Friday, June 28, 2013

How did you fall in love with Japan?

 The title of this blog--ikebana opens door to Japan--points to what seems to be a mystery in my life. Until 2010 when I first became aware of ikebana, I had only a slight acquaintance with Japanese arts. I knew a little about anime and origami, which I had learned from my son's interest in them. I knew a bit more about haiku and renga because I'm a poet and have written and published haiku (most recently in Lifting the Sky, Southwestern Haiku & Haiga, published by Dos Gatos Press ( this year). But when I began to learn about ikebana, first in general, and then more specifically as a student of the particular style and tradition known as ikenobo, suddenly I was hungry to learn as much as I could about Japan, its history, and its culture. I was astonished by my own insistent passion and really didn't know where it came from or where it would lead.

The result is that not quite three years later, I've read many books about Japan, have traveled to Japan once, and am progressing in the study of Japanese flower arranging and of the Japanese language itself. Why? I still don't know the answer to that, but I'm not letting that stop me. This has been an exciting journey so far.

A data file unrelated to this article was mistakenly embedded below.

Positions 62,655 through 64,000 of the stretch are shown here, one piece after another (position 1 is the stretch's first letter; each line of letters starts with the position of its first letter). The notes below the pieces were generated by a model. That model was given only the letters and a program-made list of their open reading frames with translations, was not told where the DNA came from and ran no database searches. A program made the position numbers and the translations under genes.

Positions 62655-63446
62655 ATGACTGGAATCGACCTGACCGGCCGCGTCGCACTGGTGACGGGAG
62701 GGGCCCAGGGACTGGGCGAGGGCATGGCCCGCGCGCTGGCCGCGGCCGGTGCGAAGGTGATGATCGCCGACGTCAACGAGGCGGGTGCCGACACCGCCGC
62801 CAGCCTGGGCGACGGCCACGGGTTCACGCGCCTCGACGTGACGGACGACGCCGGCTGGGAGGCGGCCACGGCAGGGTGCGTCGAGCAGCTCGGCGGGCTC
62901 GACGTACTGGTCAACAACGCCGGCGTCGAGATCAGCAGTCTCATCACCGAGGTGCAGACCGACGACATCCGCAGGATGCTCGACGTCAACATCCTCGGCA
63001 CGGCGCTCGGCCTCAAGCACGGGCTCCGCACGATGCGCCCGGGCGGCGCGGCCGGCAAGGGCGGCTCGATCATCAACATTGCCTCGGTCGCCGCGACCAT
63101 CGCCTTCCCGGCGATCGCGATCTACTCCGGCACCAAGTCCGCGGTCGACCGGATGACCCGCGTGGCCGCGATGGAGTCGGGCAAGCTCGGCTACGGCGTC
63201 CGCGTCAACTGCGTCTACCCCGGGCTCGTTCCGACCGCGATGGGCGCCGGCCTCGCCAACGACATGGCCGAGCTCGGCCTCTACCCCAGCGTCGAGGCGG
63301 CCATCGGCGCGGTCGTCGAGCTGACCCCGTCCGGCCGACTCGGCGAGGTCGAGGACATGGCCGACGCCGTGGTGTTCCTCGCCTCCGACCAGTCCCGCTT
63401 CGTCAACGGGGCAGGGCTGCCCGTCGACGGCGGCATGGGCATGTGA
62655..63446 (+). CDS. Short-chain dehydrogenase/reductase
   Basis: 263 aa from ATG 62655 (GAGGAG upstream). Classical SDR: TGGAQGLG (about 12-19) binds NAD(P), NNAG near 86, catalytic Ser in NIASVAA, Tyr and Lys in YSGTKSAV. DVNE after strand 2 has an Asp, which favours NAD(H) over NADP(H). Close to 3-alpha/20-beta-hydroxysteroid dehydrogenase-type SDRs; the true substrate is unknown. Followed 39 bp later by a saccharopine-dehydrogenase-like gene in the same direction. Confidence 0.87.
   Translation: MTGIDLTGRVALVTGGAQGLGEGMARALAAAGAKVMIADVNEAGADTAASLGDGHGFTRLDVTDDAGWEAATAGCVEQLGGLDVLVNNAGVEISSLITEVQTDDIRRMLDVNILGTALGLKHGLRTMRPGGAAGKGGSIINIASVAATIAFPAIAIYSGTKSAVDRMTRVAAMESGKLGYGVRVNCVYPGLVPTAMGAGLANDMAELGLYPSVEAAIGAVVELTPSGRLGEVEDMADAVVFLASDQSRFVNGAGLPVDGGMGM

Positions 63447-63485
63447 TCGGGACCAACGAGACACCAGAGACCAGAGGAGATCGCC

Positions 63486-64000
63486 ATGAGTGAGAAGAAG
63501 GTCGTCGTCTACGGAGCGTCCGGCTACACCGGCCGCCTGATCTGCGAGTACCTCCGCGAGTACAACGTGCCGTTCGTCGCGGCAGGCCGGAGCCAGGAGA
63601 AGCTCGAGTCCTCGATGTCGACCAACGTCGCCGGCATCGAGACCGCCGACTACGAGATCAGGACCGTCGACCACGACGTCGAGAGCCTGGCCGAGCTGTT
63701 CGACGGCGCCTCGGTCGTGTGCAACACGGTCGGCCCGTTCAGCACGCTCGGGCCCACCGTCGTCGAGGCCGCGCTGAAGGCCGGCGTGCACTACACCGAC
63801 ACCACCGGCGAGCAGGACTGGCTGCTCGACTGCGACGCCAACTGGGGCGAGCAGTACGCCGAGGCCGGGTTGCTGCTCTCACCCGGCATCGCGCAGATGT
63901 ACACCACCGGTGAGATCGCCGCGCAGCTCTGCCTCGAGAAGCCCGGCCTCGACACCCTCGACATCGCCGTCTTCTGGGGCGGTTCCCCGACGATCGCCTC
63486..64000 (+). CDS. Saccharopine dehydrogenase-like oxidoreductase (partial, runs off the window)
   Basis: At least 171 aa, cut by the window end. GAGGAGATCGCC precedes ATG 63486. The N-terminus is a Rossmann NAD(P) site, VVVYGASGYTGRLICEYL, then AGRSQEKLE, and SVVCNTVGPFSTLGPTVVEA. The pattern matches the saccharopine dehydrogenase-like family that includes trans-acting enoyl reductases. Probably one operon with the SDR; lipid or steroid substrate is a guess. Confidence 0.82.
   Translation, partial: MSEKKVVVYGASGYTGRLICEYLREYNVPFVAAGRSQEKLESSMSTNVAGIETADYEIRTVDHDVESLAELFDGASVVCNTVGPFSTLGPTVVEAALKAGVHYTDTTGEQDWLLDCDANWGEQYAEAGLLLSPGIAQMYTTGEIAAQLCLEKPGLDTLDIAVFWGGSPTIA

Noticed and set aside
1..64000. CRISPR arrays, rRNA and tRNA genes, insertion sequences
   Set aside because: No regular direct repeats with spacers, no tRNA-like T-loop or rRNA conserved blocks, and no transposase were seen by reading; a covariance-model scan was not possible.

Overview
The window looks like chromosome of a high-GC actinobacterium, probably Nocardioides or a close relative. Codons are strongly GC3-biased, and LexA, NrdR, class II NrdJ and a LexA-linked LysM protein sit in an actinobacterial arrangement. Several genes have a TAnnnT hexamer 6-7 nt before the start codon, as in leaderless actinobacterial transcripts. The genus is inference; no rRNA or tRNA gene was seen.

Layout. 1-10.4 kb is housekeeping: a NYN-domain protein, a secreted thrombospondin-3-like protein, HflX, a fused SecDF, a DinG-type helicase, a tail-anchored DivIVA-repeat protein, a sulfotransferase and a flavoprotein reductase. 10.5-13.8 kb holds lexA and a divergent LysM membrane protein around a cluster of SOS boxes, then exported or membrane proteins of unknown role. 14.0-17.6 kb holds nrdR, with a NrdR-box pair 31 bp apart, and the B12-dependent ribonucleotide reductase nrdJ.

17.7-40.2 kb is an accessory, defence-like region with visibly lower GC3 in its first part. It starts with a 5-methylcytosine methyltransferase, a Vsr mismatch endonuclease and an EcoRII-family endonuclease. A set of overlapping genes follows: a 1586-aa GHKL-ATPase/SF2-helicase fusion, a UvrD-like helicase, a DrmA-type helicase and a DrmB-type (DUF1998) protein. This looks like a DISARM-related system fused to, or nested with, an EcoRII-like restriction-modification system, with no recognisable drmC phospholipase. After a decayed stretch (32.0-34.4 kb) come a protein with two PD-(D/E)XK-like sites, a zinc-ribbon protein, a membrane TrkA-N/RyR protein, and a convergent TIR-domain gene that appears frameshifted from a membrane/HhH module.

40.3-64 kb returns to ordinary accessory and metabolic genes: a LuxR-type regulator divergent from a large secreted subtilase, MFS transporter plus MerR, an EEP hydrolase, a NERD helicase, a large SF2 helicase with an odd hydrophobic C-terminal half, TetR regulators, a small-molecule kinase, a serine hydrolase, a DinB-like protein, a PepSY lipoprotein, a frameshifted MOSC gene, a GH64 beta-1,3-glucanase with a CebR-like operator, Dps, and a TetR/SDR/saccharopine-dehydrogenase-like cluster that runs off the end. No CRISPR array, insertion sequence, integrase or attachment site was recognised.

I sometimes wonder if others have had the same experience, to fall in love with a culture you have no prior connections to. I live in the arid landscape of New Mexico, unimaginably distant from the green island nation of Japan. The Albuquerque Journal (  ran a story this past Sunday (June 23) of just such a person as I've wondered about, a woman who has had an experience similar to mine. (I don't know her except through the article.)

Her name is Hispanic, Anita Gallegos. She also fell in love with Japan, only it lured her through a different doorway---the martial arts. From there she, like me, began to study Japanese history, culture, and language. And then--taiko drumming. According to the newspaper she "came to love the symmetry, discipline, and choreography of taiko drumming." Almost the same could be said of me, but for me it would be "the asymmetry, discipline, and sculptural form" of ikenobo ikebana.

Photo from Wikipedia Commons, taken by Oiwake 2012
If you are reading this blog, you must have an interest in ikebana or Japan or both. Do you have a story similar to ours? If so, please share it in the comments section below.